The red coats are coming. And the red shirts and well, the red caps, too.
“They really like to get the red on,’’ Todd Sleet said. “It’s a pride thing and they love to come back.’’
Sleet is the Encinitas Little League president. He watches with amazement at ELL All-Star games, when ex-players and coaches arrive in red to support the neighborhood tykes.
Some of those faded red T-shirts are taut with bulging midsections. Maybe those weathered red hats are covering a bald spot instead of youthful locks.
“I’ve seen guys from the 1980s and 1990s that have pulled stuff out from the back of their closet,’’ Sleet said. “A big part of our league is our history.’’
True enough, considering the first pitch was heaved in 1957 down at the Moonlight Beach field, when ELL was North San Dieguito Little League.
A rough calculation reveals some 25,000 children have chanted, “hey batter, batter” and are their any sweeter words on a warm Saturday afternoon?
While ELL is long in the tooth it has done something fresh. It fielded four age-group teams in District 31 All-Star tournaments and dang if they didn’t go all Tony Gwynn: 4 for 4.
Actually ELL went a combined 18-1 to win all four events.
“We know it’s never happened in District 31 by a league and we’re not sure about south San Diego County,’’ Sleet said. “But no one can remember it being done.’’
Well done, ELL and just what’s brewing in this 503-player league that starts each February?
“I think it says the community really believes in our league,’’ said Sleet, who’s ending his third year as the head honcho, with many clamoring for his return. “The parents are a big part of what we do; it starts with getting the kids to practice. Then it’s the coaches that put in countless hours. Then it’s the board of directors and the work they do.’’
It’s also about location and ELL’s comes up roses — or is it poinsettias?
After three years at Moonlight Beach, ELL moved to its current site at the Magdalena Ecke YMCA in the early 1960s. Years ago when the Ecke family donated the land for the YMCA, presto, a first-class, four-field baseball facility was built, too.
Add an epic skateboard park and at some point, the roar of the crowd and the crack of the bat is heard by all.
“Being at the YMCA the younger kids start watching the older kids play,’’ Sleet said, and that plants the ELL seed.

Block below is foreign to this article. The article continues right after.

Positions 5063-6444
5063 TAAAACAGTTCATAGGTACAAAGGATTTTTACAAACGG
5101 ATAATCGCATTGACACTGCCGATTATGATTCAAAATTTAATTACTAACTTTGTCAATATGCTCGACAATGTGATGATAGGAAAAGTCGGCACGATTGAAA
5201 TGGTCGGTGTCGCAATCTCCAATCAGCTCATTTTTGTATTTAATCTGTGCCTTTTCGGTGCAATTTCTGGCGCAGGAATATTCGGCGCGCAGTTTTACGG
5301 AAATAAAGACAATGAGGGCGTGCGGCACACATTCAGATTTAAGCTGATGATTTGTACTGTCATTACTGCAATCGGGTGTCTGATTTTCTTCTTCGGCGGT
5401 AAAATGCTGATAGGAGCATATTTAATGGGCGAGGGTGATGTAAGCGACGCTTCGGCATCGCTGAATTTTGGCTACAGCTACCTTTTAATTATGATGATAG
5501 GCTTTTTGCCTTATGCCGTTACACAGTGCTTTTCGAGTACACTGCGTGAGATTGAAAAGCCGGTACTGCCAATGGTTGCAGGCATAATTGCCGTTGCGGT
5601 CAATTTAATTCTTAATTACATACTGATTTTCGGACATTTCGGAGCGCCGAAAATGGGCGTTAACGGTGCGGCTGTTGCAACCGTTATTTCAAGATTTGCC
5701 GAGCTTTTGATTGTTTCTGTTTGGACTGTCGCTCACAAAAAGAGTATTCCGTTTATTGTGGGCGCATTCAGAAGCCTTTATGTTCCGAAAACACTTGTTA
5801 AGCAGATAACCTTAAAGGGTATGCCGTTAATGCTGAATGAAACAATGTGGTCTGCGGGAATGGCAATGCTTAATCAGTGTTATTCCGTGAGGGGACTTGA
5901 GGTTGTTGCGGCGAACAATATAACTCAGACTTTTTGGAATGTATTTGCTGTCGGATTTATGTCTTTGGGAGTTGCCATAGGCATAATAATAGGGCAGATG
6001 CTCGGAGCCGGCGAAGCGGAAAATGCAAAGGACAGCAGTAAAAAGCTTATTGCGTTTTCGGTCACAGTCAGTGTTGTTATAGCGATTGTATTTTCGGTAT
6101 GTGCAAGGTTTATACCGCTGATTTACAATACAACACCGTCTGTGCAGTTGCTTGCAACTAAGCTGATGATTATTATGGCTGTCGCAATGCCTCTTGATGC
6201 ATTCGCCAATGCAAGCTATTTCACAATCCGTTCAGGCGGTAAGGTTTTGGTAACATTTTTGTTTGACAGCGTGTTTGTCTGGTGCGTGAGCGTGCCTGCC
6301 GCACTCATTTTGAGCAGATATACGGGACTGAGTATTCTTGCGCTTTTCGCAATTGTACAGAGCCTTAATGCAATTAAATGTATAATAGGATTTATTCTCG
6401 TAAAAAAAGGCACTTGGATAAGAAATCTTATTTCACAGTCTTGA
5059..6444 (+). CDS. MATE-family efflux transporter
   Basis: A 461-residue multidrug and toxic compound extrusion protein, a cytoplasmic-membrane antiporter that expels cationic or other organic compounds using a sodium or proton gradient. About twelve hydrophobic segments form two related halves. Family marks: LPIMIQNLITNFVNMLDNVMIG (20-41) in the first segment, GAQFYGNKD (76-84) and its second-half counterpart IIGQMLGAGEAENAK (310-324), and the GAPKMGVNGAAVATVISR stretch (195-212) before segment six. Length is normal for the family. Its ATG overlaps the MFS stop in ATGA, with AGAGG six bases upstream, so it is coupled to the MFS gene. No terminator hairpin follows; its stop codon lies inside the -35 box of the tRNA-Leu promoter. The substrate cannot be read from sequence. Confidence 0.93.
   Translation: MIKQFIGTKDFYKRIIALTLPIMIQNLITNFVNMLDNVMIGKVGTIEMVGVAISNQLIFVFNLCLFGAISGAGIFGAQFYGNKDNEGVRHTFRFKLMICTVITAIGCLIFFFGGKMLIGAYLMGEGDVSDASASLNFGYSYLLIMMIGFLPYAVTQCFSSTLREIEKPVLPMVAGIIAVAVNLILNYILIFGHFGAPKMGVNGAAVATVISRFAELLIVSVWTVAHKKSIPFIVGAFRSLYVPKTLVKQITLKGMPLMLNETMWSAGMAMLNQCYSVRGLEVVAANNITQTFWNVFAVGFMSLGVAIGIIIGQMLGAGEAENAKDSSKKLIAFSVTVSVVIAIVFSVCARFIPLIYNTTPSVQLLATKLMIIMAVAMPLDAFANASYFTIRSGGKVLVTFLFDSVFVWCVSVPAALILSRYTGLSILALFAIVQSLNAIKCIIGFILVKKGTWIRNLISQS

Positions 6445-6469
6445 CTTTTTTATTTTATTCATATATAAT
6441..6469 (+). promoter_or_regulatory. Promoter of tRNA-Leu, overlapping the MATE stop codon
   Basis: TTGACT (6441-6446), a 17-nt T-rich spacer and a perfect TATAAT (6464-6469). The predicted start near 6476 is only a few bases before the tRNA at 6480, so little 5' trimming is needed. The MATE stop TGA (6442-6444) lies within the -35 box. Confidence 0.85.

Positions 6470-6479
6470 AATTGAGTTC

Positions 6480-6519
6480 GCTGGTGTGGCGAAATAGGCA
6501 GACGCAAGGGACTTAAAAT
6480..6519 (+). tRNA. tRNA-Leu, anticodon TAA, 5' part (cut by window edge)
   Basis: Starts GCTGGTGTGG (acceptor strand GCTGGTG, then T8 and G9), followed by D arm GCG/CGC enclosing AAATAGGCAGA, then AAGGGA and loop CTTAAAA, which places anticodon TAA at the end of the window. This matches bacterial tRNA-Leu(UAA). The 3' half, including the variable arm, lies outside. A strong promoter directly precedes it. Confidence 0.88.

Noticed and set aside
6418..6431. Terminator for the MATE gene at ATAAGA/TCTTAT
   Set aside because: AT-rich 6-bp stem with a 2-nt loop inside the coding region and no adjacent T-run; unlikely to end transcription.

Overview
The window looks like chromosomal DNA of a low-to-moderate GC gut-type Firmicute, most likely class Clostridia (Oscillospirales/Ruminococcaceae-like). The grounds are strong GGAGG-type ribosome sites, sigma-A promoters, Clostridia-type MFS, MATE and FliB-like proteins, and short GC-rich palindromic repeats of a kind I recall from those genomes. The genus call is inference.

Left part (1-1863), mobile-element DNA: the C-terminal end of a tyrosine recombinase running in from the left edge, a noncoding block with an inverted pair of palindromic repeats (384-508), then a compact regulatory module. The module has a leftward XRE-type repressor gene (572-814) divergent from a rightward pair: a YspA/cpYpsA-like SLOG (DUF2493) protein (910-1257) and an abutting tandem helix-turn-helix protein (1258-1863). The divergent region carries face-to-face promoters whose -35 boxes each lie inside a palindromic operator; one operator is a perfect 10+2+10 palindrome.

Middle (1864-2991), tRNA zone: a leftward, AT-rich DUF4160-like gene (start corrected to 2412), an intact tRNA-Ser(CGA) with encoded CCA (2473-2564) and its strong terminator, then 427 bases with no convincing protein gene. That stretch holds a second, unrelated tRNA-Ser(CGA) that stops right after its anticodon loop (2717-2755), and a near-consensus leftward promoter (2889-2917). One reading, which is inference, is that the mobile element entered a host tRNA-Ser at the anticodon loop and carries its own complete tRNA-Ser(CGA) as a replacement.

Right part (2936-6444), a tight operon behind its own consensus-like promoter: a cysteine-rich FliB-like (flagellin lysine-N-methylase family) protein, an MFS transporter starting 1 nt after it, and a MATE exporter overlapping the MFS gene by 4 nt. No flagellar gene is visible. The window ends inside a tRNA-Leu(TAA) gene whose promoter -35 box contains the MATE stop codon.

With anything that blossoms, someone had to till the land. Sleet said this record-breaking postseason was in the works for some time. He mentions the leadership of previous ELL presidents, Rich Ritchie and Steve Valois.
“It just has been building and building,’’ said Sleet, whose three sons have ELL roots. “People ask ‘how did this happen’ and I say ‘it’s been a decade-long transformation.’ Hopefully now that we are at this pinnacle the other kids will see it and this will continue for years.’’
Play continues on Friday for ELL’s 11-and 12-year-old squad in the Section 6 tournament. It faces Oceanside National, the District 70 champion, in a North Coast showdown at San Diego’s Chollas Lake Little League.
“We have a really, really sound team and we haven’t depended on any single person,’’ ELL coach Chaz Gagne said. “Every kid has contributed equally. We’ve had six kids pitch and we are hitting pretty much up and down the lineup. We are balanced.’’
Not bad for a community with youth more associated with hanging 10 than hoisting another title banner at the snack shop.
ELL has four new ones and it could just be getting warmed up.
“We’re a beach town but there is nothing laid-back about those kids,’’ Sleet said. “They have so much drive that they want to practice every single day and get better.’’
Without getting arrogant.
“We are not in it to embarrass anyone or to degrade our opponents,’’ Sleet stressed. “We show respect for the game and we respect the opposing players. ‘‘
It’s easy to find where ELL is playing — just look for the color that sits atop a traffic signal.
“It’s awesome with everyone out there wearing red,’’ Gagne said. “There are a lot of ELL fans, former coaches and players that come out.
“And the kids understand that. This year has been building for years, really since 1957. And they feel a part of that.’’
So much, that ELL’s boys of summer are seeing red.
Contact staff writer Jay Paris at email@example.com. Follow him on Twitter at jparis_sports
Sportswriter Jay Paris has written his “Sports Talk” column since joining the Coast News in 2013.
Paris, a Cardiff resident, is a longtime Southern California writer, getting his start with the Orange County Register before coming to San Diego in 1992 to cover the Chargers.
He had the Chargers beat for more than two decades with Oceanside Blade-Citizen, the North County Times and the San Diego Union-Tribune, before being named a sports columnist with the San Diego Union-Tribune.
Paris has won numerous awards voted on by his peers in the Pro Football Writers of America. He has also been a staple on countless media platforms, everything from the KPBS to MLB Network and various radio outlets.
Paris is also the author of three books, with his latest one being, “Shohei Ohtani: The Amazing Story Of Baseball’s Two-Way Japanese Superstar.” He has also written “Game Of My Life Chargers” and “Game Of My Life Rams.”
He currently covers the NFL in Los Angeles for Forbes. com and is a contributor to USA Today Sports Weekly. Follow Jay on Twitter @jparis_sports